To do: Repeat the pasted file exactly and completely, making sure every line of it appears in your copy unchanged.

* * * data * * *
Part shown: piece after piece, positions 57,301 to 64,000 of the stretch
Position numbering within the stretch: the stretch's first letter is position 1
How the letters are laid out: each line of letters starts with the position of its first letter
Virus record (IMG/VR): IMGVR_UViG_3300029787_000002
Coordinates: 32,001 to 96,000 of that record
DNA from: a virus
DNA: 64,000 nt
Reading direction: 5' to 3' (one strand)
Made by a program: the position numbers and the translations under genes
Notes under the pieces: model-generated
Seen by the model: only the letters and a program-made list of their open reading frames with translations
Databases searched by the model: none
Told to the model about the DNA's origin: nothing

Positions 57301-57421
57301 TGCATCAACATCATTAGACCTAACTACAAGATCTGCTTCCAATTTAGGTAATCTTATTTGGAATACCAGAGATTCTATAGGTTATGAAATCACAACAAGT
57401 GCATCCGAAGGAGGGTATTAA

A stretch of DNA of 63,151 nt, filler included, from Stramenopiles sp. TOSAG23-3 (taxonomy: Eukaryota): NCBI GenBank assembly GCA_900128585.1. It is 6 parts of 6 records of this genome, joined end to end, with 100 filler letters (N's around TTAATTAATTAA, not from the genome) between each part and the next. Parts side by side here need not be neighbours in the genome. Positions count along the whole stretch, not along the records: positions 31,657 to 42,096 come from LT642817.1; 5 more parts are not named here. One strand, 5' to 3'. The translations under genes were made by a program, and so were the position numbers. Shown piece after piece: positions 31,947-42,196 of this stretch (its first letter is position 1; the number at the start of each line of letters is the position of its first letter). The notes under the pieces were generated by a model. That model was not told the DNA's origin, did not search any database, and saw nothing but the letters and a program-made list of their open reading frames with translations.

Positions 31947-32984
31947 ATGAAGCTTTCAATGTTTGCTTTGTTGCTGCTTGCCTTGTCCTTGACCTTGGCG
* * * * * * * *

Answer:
Part shown: piece after piece, positions 57,301 to 64,000 of the stretch
Position numbering within the stretch: the stretch's first letter is position 1
How the letters are laid out: each line of letters starts with the position of its first letter
Virus record (IMG/VR): IMGVR_UViG_3300029787_000002
Coordinates: 32,001 to 96,000 of that record
DNA from: a virus
DNA: 64,000 nt
Reading direction: 5' to 3' (one strand)
Made by a program: the position numbers and the translations under genes
Notes under the pieces: model-generated
Seen by the model: only the letters and a program-made list of their open reading frames with translations
Databases searched by the model: none
Told to the model about the DNA's origin: nothing

Positions 57301-57421
57301 TGCATCAACATCATTAGACCTAACTACAAGATCTGCTTCCAATTTAGGTAATCTTATTTGGAATACCAGAGATTCTATAGGTTATGAAATCACAACAAGT
57401 GCATCCGAAGGAGGGTATTAA

A stretch of DNA of 63,151 nt, filler included, from Stramenopiles sp. TOSAG23-3 (taxonomy: Eukaryota): NCBI GenBank assembly GCA_900128585.1. It is 6 parts of 6 records of this genome, joined end to end, with 100 filler letters (N's around TTAATTAATTAA, not from the genome) between each part and the next. Parts side by side here need not be neighbours in the genome. Positions count along the whole stretch, not along the records: positions 31,657 to 42,096 come from LT642817.1; 5 more parts are not named here. One strand, 5' to 3'. The translations under genes were made by a program, and so were the position numbers. Shown piece after piece: positions 31,947-42,196 of this stretch (its first letter is position 1; the number at the start of each line of letters is the position of its first letter). The notes under the pieces were generated by a model. That model was not told the DNA's origin, did not search any database, and saw nothing but the letters and a program-made list of their open reading frames with translations.

Positions 31947-32984
31947 ATGAAGCTTTCAATGTTTGCTTTGTTGCTGCTTGCCTTGTCCTTGACCTTGGCG